Linux patch drops support for 17-year-old Intel 'Carillo Ranch' motherboards because they don't seem to exist

Intel logo on blue background.
(Image credit: Intel)

Linux is finally removing support for Intel's Carillo Ranch motherboards (first added in 2006) in a recent patch, according to Phoronix. Linux doesn't typically remove support for hardware that's simply old, however: The Carillo Ranch drivers are being removed because it seems Carillo Ranch just... never came out.

It seems that way, anyway. Carillo Ranch has virtually no digital footprint; it's nigh impossible to find any info on it that doesn't pertain to its driver support being yanked from Linux. As far as we can tell, Carillo Ranch was supposed to be a platform/motherboard for EP80579 embedded CPUs, which combined a Pentium M core known as Tolapai with the Vermillion Range chipset and a memory controller.

Linux removed two Carillo Ranch drivers: one made by Tungsten Graphics (which was acquired by VMWare in 2008) and one made by MontaVista. Interestingly, if you Google "Intel Carillo Ranch" in quotes, it redirects you to "Intel Carrillo Ranch," and the sole result takes you to MontaVista's contact form, which has a prefilled enquiry: "I would like to hear more about the Board: Intel Carrillo Ranch Pentium M compatible Vermillion Range."

According to the patch, Carillo Ranch either never came out, or, if it did, no longer exists. But that might not be the case? The drivers at one point refer to Carillo Ranch as "LE80578," and searching for LE80578 on Google returns tons of listings for HP Laserjet printers advertising an 800MHz LE80578 processor. What's strange about this is that EP80579 is supposed to be the CPU, while LE80578 is just the motherboard. Intel's ARK database has data for its EP80579 family but nothing concerning LE80578 motherboards or processors.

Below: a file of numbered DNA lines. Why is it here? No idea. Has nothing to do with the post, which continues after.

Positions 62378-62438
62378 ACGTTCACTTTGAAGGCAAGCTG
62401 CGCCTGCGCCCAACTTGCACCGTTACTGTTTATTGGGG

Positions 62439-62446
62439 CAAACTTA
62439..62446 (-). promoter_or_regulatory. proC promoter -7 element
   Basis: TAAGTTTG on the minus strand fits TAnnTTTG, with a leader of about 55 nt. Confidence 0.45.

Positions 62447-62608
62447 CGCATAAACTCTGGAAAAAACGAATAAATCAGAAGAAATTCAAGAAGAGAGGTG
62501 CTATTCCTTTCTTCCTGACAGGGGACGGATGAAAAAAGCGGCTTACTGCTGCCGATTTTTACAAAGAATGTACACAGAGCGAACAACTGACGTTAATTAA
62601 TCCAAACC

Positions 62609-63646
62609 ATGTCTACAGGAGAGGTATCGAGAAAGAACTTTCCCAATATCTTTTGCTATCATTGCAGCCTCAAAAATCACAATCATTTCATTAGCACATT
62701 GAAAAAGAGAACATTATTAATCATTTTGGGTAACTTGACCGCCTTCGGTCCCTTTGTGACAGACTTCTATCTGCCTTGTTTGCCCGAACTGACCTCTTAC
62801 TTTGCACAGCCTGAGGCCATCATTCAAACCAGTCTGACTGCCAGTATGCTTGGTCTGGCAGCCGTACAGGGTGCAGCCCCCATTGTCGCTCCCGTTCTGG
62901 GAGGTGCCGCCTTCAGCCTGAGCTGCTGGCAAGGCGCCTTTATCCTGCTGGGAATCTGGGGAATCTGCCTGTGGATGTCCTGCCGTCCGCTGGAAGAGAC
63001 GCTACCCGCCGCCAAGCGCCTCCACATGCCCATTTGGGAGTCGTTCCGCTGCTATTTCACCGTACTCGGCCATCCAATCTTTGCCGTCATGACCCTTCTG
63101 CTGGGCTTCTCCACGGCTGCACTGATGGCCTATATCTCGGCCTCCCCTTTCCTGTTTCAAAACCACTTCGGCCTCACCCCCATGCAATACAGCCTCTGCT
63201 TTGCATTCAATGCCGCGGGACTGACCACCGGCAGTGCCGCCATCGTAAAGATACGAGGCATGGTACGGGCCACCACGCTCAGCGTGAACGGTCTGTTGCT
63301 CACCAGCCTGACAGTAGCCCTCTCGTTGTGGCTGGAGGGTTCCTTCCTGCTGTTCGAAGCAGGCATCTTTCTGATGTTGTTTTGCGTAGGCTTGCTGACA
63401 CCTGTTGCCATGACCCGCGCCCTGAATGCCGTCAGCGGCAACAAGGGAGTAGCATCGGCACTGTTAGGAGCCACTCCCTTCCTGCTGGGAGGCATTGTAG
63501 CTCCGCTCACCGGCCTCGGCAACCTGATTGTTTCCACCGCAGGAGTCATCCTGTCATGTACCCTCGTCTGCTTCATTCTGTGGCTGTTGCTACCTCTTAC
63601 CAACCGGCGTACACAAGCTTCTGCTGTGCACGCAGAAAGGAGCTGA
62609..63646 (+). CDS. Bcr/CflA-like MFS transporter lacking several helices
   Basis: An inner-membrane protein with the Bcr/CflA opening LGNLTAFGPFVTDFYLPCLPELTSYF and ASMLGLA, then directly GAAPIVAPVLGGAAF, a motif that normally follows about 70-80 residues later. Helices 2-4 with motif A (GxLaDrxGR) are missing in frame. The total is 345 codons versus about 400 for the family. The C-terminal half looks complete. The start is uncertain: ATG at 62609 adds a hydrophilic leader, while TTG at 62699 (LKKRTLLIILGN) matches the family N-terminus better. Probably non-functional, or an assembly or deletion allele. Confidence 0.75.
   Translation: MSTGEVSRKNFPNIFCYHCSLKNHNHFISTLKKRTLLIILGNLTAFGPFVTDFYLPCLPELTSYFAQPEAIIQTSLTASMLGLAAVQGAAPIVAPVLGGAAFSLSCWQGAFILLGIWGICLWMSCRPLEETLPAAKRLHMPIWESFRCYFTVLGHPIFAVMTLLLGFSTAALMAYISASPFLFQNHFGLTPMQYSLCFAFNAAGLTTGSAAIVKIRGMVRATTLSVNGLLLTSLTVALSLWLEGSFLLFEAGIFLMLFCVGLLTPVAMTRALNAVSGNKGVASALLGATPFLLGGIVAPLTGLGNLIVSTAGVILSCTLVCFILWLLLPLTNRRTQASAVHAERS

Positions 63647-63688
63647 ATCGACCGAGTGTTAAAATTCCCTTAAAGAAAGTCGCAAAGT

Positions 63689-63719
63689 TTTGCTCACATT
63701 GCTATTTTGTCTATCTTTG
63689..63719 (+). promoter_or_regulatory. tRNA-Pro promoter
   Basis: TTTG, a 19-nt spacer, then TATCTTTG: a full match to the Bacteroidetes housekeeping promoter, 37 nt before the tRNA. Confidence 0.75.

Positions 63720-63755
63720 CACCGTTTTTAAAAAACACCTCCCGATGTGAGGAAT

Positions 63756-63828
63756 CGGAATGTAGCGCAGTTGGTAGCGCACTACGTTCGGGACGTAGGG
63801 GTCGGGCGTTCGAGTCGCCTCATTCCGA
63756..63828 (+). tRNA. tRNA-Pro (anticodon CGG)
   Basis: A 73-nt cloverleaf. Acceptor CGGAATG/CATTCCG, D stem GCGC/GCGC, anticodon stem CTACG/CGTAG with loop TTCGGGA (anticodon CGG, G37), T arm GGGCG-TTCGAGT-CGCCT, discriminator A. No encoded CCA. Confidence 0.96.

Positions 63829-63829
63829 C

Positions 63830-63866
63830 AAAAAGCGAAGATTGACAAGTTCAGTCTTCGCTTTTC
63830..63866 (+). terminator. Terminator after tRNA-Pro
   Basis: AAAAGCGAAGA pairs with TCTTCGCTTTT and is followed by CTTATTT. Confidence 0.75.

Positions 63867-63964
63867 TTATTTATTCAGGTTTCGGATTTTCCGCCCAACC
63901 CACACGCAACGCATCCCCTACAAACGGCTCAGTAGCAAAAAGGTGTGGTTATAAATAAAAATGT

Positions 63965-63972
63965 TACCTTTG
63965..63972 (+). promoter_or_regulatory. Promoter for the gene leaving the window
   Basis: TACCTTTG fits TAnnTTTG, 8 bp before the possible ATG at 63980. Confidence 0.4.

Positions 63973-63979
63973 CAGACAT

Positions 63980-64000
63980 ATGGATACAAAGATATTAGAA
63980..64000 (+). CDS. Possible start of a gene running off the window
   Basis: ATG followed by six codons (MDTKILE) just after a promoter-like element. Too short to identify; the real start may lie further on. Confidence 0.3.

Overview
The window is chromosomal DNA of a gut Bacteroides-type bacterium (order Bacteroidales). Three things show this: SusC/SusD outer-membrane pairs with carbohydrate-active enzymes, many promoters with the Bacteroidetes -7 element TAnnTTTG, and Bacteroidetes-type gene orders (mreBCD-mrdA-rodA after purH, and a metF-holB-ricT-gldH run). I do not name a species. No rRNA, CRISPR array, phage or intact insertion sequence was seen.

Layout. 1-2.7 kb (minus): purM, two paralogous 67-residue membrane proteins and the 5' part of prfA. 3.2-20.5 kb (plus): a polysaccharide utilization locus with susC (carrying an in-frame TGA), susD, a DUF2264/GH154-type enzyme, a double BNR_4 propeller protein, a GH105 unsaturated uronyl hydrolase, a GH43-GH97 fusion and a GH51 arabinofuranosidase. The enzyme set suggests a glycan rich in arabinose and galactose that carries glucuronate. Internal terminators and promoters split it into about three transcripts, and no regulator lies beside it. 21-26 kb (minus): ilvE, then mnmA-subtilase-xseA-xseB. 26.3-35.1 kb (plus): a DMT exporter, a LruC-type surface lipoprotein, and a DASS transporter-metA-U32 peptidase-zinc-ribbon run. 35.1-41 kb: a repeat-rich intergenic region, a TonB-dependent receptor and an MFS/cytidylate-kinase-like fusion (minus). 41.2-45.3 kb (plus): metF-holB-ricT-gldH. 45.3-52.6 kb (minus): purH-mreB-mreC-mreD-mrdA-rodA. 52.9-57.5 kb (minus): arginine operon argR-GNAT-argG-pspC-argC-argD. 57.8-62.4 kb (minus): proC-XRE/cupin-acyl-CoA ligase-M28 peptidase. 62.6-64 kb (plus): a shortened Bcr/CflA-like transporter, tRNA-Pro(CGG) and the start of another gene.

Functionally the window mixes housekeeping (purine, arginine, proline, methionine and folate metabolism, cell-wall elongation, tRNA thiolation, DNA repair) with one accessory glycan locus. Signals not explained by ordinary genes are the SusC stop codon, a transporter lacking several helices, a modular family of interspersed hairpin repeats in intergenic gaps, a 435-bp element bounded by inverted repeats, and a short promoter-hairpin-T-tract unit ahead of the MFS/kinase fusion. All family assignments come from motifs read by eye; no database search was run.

Whatever the case may be, these Carillo Ranch drivers seem to be vestigial at best (and have possibly been so for the past 15+ years), and realistically are not used today. The drivers' removal will likely go unnoticed by anyone not reading this article, but on the off-chance this does screw up someone's computer, somewhere, maybe we'll hear about it and figure out what Carillo Ranch (Carrillo Ranch?) really is.

Matthew Connatser

Matthew Connatser is a freelancing writer for Tom's Hardware US. He writes articles about CPUs, GPUs, SSDs, and computers in general.